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J Occup Rehabil. 2012 Mar;22(1):78-87. doi: 10.1007/s10926-011-9321-5.

Education and benchmarking among physicians may facilitate sick-listing practice.

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Musculoskeletal Sciences, Department of Orthopedics, Clinical Sciences, Lund University, Lund, Sweden.



Assessing work ability and sickness certification are considered problematic by many physicians and education and implementation of guidelines to improve knowledge and skills has been requested. Our aim was to study the association between such interventions and physicians' sick-listing practices.


A web-based questionnaire was sent to all physicians working in primary care, psychiatry, orthopedics/rheumatology in the southern region of Sweden before (in 2007 to 1,063 physicians) and after (in 2009 to 1,164 physicians) educational interventions in insurance medicine were offered.


With a response rate of 58%, half of the physicians (51%) reported to work at a clinic with a sick-listing policy in 2009 compared with 31% in 2007. Primary care physicians (OR 12.4) and physicians who had participated in educational interventions in insurance medicine (OR 2.4) more often had a sick-listing policy at the clinic. Physicians with a longer medical experience (OR 0.7) and those with support at the clinic (OR 0.3) and the possibility to extend time if needed (OR 0.4) were less likely to report of problematic cases while primary care physicians were (OR 2.9). On the contrary, physicians who reported to rarely have the possibility to extend time when handling problematic cases were more likely to issue a higher number of sickness certificates.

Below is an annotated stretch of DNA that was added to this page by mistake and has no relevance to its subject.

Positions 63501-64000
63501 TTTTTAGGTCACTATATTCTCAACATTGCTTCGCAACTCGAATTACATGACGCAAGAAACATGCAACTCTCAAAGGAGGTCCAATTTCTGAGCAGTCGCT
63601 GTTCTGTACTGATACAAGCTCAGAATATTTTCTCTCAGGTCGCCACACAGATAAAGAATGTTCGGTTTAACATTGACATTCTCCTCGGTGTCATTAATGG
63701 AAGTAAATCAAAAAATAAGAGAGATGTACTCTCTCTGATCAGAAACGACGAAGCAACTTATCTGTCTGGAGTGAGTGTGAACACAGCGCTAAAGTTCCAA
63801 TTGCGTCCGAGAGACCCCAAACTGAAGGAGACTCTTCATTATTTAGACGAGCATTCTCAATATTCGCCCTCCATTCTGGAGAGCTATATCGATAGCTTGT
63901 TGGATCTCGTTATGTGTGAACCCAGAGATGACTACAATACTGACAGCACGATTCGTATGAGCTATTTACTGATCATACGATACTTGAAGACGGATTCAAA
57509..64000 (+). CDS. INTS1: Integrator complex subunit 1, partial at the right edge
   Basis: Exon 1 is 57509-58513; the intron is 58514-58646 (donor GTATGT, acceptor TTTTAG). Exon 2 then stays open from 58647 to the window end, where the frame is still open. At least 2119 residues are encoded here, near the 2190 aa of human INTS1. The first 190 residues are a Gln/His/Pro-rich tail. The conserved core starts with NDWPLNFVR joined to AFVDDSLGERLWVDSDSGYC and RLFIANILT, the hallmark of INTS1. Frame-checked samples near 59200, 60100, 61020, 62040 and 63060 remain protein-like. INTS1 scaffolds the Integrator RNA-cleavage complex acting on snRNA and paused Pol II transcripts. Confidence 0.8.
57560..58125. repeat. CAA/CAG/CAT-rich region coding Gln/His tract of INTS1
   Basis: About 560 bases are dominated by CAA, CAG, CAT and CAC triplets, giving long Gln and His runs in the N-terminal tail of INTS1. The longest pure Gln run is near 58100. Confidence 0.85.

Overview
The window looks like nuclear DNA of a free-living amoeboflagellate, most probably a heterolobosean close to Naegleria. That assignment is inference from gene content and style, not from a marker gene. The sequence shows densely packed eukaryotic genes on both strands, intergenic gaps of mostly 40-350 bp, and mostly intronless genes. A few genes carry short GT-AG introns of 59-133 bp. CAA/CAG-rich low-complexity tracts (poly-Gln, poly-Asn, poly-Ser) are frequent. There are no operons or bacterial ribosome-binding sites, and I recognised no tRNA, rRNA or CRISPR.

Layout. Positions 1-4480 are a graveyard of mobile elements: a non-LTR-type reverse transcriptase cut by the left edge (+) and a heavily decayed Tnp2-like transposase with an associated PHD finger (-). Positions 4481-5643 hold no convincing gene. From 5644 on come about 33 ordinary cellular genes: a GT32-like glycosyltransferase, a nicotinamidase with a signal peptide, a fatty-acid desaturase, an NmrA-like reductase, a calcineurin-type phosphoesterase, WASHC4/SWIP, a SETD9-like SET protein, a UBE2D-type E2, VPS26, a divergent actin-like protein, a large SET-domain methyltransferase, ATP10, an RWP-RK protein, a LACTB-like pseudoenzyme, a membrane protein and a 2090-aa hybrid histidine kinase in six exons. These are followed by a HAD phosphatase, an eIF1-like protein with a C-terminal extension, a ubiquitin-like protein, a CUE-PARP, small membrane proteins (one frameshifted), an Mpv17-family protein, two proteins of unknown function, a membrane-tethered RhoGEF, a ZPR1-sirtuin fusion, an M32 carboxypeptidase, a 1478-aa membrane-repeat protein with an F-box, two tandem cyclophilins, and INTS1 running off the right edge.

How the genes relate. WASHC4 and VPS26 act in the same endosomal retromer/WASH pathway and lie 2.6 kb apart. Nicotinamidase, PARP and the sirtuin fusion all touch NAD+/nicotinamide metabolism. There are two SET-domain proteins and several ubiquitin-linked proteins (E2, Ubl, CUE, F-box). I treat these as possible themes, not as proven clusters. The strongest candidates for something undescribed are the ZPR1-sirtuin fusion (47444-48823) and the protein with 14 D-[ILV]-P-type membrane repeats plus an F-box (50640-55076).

The sick-listing process is often viewed as problematic and more often by primary care physicians. Benchmarking and education in insurance medicine together with the possibility to allocate extra time if encountering problematic cases may facilitate sick-listing practice.

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